‘A love poem to theatre’

Michael West on GIAF 17 play Dublin By Lamplight

The cast of Dublin By Lamplight.

The cast of Dublin By Lamplight.

ONE OF the most acclaimed Irish plays of the last 20 years is Dublin By Lamplight, Corn Exchange’s exuberant and hilarious ‘alternative facts’ version of the founding of the Abbey Theatre.

Thirteen years after the play was first staged, it has now been revived and is coming to next month's Galway International Arts Festival as a headline attraction. With a cast of characters that includes fading stars, rebels, prostitutes, and romantics, the play abounds in anarchic theatrical shenanigans and glorious send-ups of Yeats, Wilde, O’Casey, the Fenians, and Joyce.

Ahead of its GIAF visit Dublin By Lamplight author Michael West spoke with me about the play and I began by asking if his initial impulse was to ‘have a dig’ at the Abbey? “It does look like a satire but it is also a love poem to the madness of setting up a theatre in the first place,” he replies. “It’s very much about a company of actors trying to make their own world and their own work. It was first performed during the centenary year of the Abbey and we were not unaware of that, and while others might think we were mocking them, for us it was as much about the greatness of making theatre in the first place.”

Dublin By Lamplight can be set alongside Denis Johnston’s The Old Lady Says No! and Stewart Parker’s Northern Star as a play that revels in making fun of Irish theatrical history, though West does not cite those as inspirations.

“We were working more off the amazing amount of material around the Abbey foundation event itself, all of that historical baggage was the primary source and then of course we started borrowing," says West. "The idea we had in a nutshell was that the foundation act was the National Theatre of Ireland told in the form of Ulysses; they both take place in a single day in 1904 and that seemed like a happy mixture of fantasy and fact.

"It gave us the creative licence that was one was an authentic historic period but had been done in fiction and the other was the foundation of the Abbey, but it is a myth-building exercise. It was conceived as a way of rewriting Irish history and in the hope of setting a path toward the future. They were both classical and fictional enterprises; that was the starting point. It is about the real great characters of the period who inspired us first.”

Amid its ebullient comedy, the play also hits darker notes. “It’s not just a satire about theatre, it is really a tragi-comedy,” West observes. “These people are passionate believers in what they are doing; they might be deluded to various degrees about their ability to pull it off or its significance for other people, or its meaning in the world of politics, but they are not cynical in any way. They are fighting for something they truly believe in. Even the most ridiculous figures in the Irish Literary Revival were sincere in their belief that this was an important enterprise. The story itself had to have a dark element to account for that, it was a struggle for independence and self-realisation and not everyone makes it.”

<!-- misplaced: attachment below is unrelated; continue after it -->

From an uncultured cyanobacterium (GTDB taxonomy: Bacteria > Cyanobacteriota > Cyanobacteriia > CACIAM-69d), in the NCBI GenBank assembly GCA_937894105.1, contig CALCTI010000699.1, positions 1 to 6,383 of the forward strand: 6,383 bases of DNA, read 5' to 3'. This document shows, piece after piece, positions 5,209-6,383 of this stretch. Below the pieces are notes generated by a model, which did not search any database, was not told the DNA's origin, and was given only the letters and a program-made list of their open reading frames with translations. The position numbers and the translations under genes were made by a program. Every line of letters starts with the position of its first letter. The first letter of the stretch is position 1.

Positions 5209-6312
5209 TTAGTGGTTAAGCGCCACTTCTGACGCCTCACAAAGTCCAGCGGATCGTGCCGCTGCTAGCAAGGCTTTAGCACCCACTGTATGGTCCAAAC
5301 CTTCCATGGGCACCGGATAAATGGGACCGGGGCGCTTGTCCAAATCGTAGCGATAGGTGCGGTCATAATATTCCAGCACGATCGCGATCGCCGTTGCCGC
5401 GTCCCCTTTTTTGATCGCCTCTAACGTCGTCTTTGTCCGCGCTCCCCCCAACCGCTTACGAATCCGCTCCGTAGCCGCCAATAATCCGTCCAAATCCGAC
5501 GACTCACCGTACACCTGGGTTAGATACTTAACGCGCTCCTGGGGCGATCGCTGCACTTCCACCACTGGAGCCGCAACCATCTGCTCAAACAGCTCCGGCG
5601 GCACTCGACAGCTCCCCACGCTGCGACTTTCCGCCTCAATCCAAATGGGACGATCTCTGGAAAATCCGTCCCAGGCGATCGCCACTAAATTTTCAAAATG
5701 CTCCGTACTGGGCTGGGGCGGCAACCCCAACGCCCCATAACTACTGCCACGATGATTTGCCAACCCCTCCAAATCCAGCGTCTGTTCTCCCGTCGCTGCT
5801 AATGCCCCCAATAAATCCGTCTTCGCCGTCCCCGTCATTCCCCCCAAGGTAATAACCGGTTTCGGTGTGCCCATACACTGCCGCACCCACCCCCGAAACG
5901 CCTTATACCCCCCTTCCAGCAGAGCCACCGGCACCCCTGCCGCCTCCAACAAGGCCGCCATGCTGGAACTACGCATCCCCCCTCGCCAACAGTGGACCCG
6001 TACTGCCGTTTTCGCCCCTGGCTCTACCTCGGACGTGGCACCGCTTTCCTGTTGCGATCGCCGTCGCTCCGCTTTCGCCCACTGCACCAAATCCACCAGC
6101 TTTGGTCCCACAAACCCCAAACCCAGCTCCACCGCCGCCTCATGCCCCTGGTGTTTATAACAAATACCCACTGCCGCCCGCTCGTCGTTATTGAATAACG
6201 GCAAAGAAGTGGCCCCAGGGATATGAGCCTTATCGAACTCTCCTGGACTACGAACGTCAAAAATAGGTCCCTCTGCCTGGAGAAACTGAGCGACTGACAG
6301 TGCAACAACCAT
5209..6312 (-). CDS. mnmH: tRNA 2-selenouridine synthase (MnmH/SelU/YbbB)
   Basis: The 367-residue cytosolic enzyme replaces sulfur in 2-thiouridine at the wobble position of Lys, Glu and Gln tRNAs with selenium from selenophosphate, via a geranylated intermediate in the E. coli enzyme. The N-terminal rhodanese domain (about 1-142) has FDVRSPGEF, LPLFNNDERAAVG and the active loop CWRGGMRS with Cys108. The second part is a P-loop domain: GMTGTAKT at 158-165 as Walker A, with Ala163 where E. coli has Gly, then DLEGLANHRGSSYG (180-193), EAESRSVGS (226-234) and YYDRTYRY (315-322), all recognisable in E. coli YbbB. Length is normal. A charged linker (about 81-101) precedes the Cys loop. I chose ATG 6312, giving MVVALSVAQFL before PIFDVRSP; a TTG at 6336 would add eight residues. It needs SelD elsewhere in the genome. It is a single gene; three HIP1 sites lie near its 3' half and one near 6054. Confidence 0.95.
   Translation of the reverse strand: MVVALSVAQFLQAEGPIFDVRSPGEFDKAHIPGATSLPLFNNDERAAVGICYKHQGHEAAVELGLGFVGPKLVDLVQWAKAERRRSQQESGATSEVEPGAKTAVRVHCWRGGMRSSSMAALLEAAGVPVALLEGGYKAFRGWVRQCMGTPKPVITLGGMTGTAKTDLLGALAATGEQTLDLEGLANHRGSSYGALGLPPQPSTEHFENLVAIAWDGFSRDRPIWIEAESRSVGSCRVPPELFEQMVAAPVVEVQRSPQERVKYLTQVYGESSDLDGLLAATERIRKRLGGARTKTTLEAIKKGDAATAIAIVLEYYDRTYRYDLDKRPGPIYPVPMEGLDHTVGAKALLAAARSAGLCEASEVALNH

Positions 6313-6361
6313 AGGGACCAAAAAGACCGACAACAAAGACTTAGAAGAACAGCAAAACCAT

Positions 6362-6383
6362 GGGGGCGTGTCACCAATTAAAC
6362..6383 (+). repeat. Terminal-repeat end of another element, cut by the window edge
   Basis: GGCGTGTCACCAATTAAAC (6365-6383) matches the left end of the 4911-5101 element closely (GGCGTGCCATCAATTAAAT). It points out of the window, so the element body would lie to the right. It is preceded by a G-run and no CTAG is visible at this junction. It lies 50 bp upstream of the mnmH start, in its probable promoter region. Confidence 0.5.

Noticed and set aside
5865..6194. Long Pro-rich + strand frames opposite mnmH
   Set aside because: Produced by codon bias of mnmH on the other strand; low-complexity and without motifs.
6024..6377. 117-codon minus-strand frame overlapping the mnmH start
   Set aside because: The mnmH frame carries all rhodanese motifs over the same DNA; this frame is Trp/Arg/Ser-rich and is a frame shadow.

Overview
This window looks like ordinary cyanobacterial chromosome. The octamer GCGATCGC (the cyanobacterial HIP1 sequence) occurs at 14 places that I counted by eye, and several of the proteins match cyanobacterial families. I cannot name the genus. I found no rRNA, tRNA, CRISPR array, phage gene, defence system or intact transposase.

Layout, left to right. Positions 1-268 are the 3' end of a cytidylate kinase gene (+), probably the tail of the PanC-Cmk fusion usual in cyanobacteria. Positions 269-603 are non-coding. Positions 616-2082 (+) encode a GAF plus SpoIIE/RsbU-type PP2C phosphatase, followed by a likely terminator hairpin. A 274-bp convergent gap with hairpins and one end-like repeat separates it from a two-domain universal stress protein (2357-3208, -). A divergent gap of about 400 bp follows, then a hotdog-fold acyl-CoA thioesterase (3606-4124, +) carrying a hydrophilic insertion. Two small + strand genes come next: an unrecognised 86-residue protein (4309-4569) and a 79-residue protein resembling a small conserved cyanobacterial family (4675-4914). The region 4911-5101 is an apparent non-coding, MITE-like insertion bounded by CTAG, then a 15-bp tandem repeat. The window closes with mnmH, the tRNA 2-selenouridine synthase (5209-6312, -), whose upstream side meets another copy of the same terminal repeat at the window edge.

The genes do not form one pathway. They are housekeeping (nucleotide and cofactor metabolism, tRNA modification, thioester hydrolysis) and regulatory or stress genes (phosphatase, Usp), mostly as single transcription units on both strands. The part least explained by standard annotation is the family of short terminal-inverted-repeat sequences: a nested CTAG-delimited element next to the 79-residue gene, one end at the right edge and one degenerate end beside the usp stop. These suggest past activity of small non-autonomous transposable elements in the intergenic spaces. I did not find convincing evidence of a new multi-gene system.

Earlier this year Corn Exchange presented its fantasia about the Abbey founding on the Abbey stage itself. How did West and the company enjoy that? “It was brilliant, it was a huge privilege and a buzz,” he enthuses. “One of the strange things we encountered in between the period of doing the play in 2004 and bringing it back is that we met people who said that they saw it in the original production in the Abbey; people do remember it as being in the Abbey and I’ve seen it written about as if it had been! It had somehow embedded itself there in people’s imagination and seemed like a good fit. So to finally do it there for real was good fun and the two new Abbey directors, Neil Murray and Graham McLaren, are very excited about that idea.”

“It went down very well in the Abbey,” West continues. “The audiences really responded to the fun within the piece and the actors are so skilful, there are six actors playing 35 parts and they create this whole world that is really infectious and fun. It is first and foremost a love poem to theatre and the madness of telling stories in this form. I hope the audiences in Galway enjoy it; we’re very excited to be coming down with it.”

Dublin By Lamplight is a co-production by Corn Exchange and the Abbey Theatre. It runs at the Town Hall from July 25 to 30 at 8pm nightly, with 2.30pm matinees on July 27 and 29. For tickets seewww.giaf.ie and the festival box office, Galway Tourist Office, Forster Street (091 - 566577 ). #GIAF17

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